She said living in Jamestown has a lot of drawbacks because people associate it with crime and violence — and automatically assume the worst if they hear you’re from the area, especially if you’re trying to apply for a job.
“I tried to go everywhere for an interview,” Maureen said. “As soon as they meet me and see that I’m a Black person… and my address says Jamestown, then before you know it they rip up (your resume) as you leave because they’ll never ever call you back.”
She recalls one experience when she heard two people say there weren’t going to hire her because of her race.
“She looks at what I have on, she looks me up, she looks me down, and before you know it, she goes to the other lady — in her own language “nigger”. Archibald did not understand the rest of the phrase, but knew she heard loud and clear the racial slur.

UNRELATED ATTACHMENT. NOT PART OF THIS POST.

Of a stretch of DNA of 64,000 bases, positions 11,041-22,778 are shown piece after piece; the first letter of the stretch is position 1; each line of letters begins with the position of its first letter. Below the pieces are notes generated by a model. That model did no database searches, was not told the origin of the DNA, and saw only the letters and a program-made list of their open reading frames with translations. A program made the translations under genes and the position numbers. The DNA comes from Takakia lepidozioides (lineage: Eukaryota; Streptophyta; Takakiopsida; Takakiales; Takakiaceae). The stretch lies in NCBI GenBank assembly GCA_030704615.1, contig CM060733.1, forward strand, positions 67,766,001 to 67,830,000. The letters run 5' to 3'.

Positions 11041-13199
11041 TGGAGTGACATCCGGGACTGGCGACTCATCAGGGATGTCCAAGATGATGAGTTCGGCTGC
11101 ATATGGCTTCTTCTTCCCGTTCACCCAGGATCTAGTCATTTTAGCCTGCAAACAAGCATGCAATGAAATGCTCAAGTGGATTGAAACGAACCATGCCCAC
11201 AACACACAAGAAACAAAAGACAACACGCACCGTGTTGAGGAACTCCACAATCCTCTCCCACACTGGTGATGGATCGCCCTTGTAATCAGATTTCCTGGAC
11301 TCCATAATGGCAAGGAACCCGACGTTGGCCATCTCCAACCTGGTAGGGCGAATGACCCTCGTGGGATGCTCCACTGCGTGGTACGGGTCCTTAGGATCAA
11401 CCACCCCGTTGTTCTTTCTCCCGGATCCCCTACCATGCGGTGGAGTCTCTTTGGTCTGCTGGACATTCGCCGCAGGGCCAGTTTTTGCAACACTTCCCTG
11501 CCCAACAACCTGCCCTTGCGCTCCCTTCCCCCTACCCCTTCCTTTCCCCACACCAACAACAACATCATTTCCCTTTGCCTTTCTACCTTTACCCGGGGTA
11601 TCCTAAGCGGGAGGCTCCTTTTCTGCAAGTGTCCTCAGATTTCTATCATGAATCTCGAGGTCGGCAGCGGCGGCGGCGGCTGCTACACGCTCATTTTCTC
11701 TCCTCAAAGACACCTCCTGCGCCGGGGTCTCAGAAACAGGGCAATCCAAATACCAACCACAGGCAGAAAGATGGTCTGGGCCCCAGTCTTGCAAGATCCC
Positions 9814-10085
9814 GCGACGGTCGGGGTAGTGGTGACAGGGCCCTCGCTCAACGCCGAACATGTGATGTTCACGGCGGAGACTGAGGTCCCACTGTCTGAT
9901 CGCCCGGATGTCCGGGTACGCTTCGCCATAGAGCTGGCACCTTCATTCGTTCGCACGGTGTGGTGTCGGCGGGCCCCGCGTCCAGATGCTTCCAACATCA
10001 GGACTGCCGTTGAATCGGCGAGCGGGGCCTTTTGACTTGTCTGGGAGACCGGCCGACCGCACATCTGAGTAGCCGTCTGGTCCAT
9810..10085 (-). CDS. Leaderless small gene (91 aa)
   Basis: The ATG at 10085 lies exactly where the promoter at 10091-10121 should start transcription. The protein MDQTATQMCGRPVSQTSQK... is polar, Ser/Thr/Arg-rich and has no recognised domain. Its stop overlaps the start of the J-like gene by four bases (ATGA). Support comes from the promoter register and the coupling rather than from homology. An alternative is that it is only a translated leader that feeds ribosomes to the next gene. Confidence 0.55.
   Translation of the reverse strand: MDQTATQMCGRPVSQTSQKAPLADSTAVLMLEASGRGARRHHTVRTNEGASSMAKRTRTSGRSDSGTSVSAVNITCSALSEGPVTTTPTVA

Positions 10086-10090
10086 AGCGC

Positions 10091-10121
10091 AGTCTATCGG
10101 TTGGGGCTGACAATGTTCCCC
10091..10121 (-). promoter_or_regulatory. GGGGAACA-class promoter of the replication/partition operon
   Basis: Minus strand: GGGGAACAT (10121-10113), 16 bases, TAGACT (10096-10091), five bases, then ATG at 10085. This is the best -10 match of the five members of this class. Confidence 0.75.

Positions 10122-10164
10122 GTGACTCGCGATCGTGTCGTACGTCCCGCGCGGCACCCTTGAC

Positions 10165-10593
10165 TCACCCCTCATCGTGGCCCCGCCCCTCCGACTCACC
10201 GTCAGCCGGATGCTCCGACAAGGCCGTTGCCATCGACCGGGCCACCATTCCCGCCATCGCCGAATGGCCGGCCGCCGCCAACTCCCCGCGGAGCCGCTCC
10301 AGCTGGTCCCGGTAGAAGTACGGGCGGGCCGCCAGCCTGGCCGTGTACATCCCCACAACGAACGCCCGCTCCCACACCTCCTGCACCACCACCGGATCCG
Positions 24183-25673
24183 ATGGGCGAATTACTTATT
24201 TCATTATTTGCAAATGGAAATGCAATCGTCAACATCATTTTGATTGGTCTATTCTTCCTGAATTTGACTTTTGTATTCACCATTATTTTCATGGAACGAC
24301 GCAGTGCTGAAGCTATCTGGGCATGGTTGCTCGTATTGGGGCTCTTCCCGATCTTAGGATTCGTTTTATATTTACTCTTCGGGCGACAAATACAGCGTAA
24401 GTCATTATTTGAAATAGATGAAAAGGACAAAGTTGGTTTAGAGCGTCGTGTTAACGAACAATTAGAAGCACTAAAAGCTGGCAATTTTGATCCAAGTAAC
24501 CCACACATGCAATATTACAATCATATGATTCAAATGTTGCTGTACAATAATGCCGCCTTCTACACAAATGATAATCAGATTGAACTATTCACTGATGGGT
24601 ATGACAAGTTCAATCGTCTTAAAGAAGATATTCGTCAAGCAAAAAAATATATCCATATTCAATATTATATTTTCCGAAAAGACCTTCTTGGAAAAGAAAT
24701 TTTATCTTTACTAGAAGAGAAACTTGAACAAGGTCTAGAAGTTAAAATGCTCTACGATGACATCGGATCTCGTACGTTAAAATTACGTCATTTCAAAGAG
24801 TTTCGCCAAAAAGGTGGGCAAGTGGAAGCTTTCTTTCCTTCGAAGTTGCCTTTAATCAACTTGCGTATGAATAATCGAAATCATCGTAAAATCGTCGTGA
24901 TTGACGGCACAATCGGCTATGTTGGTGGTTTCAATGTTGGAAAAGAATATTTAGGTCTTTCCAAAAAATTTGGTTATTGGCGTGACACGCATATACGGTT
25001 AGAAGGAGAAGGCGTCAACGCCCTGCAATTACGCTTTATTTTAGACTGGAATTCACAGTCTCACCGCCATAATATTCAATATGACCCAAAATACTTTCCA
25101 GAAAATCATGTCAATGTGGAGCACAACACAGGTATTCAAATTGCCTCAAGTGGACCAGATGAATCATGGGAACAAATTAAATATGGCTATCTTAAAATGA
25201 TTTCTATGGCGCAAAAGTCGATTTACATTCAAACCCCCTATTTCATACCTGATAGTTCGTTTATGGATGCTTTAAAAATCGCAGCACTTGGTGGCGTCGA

“I was so disappointed, very, very disappointed.”
Even now, she said she faces anti-Black racism.
“I heard the n-word even at the bank the other day,” said Archibald.
“I was in the line and I was walking with my walker and then a white woman goes ‘Oh, f—ing niggers’… She said, ‘These niggers, you can’t come in front of me, I’m in the line.'”
Now, she’s concerned about how future generations of Black community members from Jamestown will be treated while trying to find employment.
“These young people that try so hard — but they just get slapped in the face if you’re Black or if they hear where you came from, and so because of that, majority of them give up.”
Shedrach Henry, 16
Maureen’s grandson, Shedrach Henry, is in Grade 11 and said he faces anti-Black racism daily.
He said almost every time he walks into a store, he’s followed by employees who are suspicious of him stealing goods.
“You have to pull out your bank card just to show them you’re paying for something,” he said.